Think of your least favorite task.
Maybe it's filing TPS reports at work. It might be meeting with a boring client that never knows when a meeting is supposed to end. Perhaps it's talking to a supervisor with severe halitosis. At home, it could be cleaning the cat's litter box, pulling weeds from the garden of filing your income taxes.
Imagine your disdain for that task, and then multiply it by a factor about about 50.
That should give you an idea of what Ken Macha went through last night.
The Brewers manager hates, hates, hates the notion of using non-pitchers to pitch. He considers it an embarrassment for his team and -- on some level -- disrespectful to the paying customers.
He would rather use a pliers to pull out one of his own molars at home plate than allow a non-pitcher to take the mound as Joe Inglett did during a 12-4 loss to Cincinnati Tuesday night at Miller Park.
"It's really the first time I've ever used a position player, even when I managed in the minor leagues," Macha said. "It was interesting. He was throwing 51 [mph] and got them out."
Inglett, the first Brewers position player to pitch in a game since Trent Durrington on April 17, 2004 against Houston, didn't want to talk about his adventure afterward.
His outing became necessary when starter Yovani Gallardo exited after 2 2/3 innings. Macha used Todd Coffey to close out the third, pitched Chris Capuano for three innings, got an inning out of David Riske and Trevor Hoffman before sending Inglett to the hill.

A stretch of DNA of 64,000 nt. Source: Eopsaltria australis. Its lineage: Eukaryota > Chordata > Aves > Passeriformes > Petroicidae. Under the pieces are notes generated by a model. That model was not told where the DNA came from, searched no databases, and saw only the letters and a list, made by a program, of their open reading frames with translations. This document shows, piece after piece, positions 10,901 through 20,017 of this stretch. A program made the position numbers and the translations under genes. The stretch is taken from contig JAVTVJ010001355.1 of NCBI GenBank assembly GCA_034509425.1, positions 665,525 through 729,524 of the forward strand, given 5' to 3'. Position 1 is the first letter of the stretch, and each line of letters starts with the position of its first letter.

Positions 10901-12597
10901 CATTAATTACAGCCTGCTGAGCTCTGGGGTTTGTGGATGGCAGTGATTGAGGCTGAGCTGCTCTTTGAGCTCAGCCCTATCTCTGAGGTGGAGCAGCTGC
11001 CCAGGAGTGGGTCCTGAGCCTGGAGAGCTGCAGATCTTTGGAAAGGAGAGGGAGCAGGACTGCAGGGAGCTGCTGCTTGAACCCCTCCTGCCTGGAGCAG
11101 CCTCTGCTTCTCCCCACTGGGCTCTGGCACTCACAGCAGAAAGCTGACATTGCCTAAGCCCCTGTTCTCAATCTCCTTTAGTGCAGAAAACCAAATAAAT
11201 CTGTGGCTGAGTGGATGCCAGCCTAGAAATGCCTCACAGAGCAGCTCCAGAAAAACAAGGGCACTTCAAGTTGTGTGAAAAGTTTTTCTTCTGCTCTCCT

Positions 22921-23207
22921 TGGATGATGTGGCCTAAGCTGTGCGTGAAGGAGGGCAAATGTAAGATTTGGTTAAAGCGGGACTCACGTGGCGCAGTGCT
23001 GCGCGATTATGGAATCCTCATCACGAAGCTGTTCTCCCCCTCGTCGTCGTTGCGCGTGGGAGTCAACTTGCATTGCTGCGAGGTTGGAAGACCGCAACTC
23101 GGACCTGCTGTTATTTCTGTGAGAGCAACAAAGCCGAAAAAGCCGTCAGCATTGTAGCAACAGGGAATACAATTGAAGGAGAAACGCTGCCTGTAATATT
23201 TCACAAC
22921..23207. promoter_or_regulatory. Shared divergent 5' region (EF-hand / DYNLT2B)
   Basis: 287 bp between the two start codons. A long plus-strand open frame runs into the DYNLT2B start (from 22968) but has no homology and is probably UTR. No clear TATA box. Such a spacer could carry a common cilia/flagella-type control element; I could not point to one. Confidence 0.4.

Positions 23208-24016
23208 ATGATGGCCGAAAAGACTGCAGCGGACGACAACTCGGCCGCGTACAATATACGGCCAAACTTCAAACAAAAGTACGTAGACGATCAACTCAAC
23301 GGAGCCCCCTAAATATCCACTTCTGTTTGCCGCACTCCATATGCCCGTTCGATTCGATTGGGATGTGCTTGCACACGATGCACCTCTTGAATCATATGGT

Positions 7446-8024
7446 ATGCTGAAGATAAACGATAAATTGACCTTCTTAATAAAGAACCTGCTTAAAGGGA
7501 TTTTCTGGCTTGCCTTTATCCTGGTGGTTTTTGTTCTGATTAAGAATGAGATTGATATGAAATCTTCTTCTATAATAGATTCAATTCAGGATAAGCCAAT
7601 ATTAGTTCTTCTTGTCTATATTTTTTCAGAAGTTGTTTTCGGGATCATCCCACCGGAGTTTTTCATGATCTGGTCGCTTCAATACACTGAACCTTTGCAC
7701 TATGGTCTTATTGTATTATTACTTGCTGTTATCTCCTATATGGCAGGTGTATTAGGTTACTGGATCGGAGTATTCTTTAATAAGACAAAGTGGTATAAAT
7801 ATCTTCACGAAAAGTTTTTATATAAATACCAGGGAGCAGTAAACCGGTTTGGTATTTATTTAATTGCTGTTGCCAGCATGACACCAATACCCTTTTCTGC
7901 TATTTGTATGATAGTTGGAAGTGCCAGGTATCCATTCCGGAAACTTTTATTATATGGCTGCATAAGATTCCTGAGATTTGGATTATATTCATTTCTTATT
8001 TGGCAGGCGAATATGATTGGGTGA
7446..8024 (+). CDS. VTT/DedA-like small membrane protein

The Brewers, who are playing their 14th game in 14 days today, had four pitchers in the bullpen -- Kameron Loe, John Axford, Carlos Villanueva and Zach Braddock, but none were available for various reasons.
As tough as it may have been for Macha to use Inglett, the spectacle of a non-pitcher pawing at the dirt and flipping 50-mph pitches to the plate in a 1-2-3 inning added a little levity to an otherwise unenjoyable night at the ballpark.
I know managers hate doing it, but I've always enjoyed seeing position players pitch. Heck, they all work on their "stuff" while playing catch in the hours before the game. They all wonder what it's like. Inglett will now go into the baseball register with a scoreless inning on his record.
That's pretty cool.
Though I don't advocate doing it a lot -- for fear of injury and the simple notion that getting blown out / running out of pitching isn't good for business -- I think it's OK for teams to save an inning here or there by using a position player.
In terms of clubhouse morale, it takes a bit of the sting out of a blowout loss and gives the fans -- the diehards who stayed with that snoozefest to the end -- something to chuckle about.
In the absence of a victory or even a competitive contest, that's not a bad substitute.¬†
I've never understood why a team can't just concede. You're behind 12-4 and you have no pitchers left? Walk over to the opposing manager, shake his hand and go get a shower! Why take a chance on somebody valuable getting hurt running into the outfield wall or sliding or something? It's not like any customers that are left are getting any value at that point. Maybe give them half their ticket price back and everybody go home.
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